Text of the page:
Opinion
FILE - In this Jan. 28, 2013 file photo, Sen. Marco Rubio, R-Fla., right, accompanied by Sen. Charles Schumer, D-N.Y., gestures as he speaks during a bipartisan group of leading senators to announce that they have reached agreement on the principles of sweeping legislation to rewrite the nation

Republicans’ Orwellian doublespeak on immigration

Photo of Ira Mehlman
Ira Mehlman
Media Director, FAIR

It’s starting to feel a lot like 1984. Not the year, but the novel. Big Brother is watching just about everyone and everything, and the language of politics is being twisted and distorted beyond anything even Orwell could have imagined.

Orwell’s glimpse of the dystopian future, in which the leaders of society engage in doublespeak, turning truth on its head every time they open their mouths, is upon us. In fact, at this very moment it is on the floor of the United States Senate, where a bill to grant amnesty to millions of illegal aliens is being sold as the antidote to amnesty for illegal aliens.

Neither party has a monopoly on political doublespeak. But, as the debate over the Gang of Eight immigration bill, S.744, heats up, pro-amnesty Republicans seem to be raising it to an art form.

Unlike the majority of their colleagues from across the aisle, most Republican members of Congress ran for office disavowing the idea of granting amnesty to illegal aliens. That would include Gang of Eight member Marco Rubio (R-FL), who, as a candidate for the Senate in 2010, argued that “earned path to citizenship” is “basically a code for amnesty.”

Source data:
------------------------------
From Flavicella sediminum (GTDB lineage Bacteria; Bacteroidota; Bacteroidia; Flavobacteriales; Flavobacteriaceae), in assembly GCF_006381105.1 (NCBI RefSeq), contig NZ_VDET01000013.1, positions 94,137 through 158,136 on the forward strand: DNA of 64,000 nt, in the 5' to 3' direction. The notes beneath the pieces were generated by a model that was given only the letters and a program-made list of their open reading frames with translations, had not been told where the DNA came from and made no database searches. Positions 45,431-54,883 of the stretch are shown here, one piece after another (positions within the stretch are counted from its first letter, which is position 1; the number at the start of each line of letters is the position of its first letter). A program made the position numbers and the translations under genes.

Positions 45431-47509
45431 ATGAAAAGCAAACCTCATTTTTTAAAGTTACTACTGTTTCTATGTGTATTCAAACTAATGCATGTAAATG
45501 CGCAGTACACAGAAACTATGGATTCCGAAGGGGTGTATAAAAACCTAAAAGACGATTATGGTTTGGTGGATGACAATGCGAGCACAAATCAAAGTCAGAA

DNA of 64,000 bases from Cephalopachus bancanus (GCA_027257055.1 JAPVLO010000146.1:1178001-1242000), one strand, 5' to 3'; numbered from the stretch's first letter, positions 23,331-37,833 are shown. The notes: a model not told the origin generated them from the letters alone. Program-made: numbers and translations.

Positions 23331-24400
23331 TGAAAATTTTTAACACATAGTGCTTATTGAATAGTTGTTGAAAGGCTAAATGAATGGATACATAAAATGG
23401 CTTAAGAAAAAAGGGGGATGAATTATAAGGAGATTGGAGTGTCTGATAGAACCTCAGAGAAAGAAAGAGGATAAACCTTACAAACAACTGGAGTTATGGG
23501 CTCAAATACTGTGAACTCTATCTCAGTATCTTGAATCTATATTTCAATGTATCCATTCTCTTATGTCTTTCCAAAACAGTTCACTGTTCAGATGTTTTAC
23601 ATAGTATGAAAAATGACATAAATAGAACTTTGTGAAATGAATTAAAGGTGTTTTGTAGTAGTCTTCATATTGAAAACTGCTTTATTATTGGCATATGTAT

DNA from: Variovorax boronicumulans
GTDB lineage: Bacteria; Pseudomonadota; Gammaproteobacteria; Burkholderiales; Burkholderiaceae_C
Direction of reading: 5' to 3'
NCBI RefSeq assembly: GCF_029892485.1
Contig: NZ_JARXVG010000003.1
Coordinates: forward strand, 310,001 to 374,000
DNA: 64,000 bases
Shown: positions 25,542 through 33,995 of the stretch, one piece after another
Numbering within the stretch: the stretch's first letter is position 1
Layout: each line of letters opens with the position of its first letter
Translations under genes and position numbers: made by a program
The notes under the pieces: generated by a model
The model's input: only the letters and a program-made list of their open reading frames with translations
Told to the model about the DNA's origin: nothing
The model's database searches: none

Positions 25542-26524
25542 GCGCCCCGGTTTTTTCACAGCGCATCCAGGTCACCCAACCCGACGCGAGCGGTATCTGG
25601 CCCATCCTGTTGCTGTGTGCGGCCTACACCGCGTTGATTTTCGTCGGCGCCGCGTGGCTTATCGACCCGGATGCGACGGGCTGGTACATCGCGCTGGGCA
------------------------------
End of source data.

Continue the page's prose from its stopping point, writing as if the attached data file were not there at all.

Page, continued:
The bill Sen. Rubio authored is precisely that, however — unless one buys into the idea that citizenship can be “earned” by simply continuing to breathe for the next 13 years without being convicted of a serious felony. Miraculously, after just two and a half years in Washington, Sen. Rubio’s notion of what constitutes amnesty has completely changed.

In paid ads, and in just about every TV or radio interview, Rubio can be heard to utter the words, “Our current immigration system is a disaster. What we have now is de facto amnesty.” In other words, by not granting amnesty to illegal aliens, we are granting them amnesty, according to the convoluted logic of Florida’s Republican senator.

But Rubio is not the only practitioner of Orwellian amnesty doublespeak in the Republican ranks. A small sampling of what some other prominent Republicans have had to say on the topic recently bears that out:

  • “[T]he status quo isn’t working — it’s de facto amnesty.” ~ Sen. Kelly Ayotte (R-NH)
  • “Millions here illegally have de facto amnesty.” ~ Sen. Lamar Alexander (R-TN)
  • “I’ve got a news flash for those who want to call people names on amnesty. What we have now is de facto amnesty.” ~ Sen. Rand Paul (R-KY)
  • “What we have right now is de facto amnesty — meaning there are currently 11 million immigrants living undocumented and without legal status in the United States.” ~ Rep. Paul Ryan (R-WI)

A cynic might even get the idea that somewhere on Capitol Hill there is a Republican talking points memo on amnesty floating around — or at least a de facto memo.

In reality, what we have right now is not de facto amnesty. What we have right now is an administration that is refusing to enforce our immigration laws and openly defying Congress’s constitutional authority over our immigration policies. What we also have is a Congress in which many members of both parties seem unwilling or unable to defend the interests of the American people or hold a rogue administration accountable.

However, rather than reining in the Obama administration’s excesses, Rubio and some other prominent Republicans have decided to ratify the president’s abuse of discretionary authority by supporting a bill that not only grants de jure amnesty to illegal aliens, but gives his administration even greater discretion to ignore immigration laws in the future.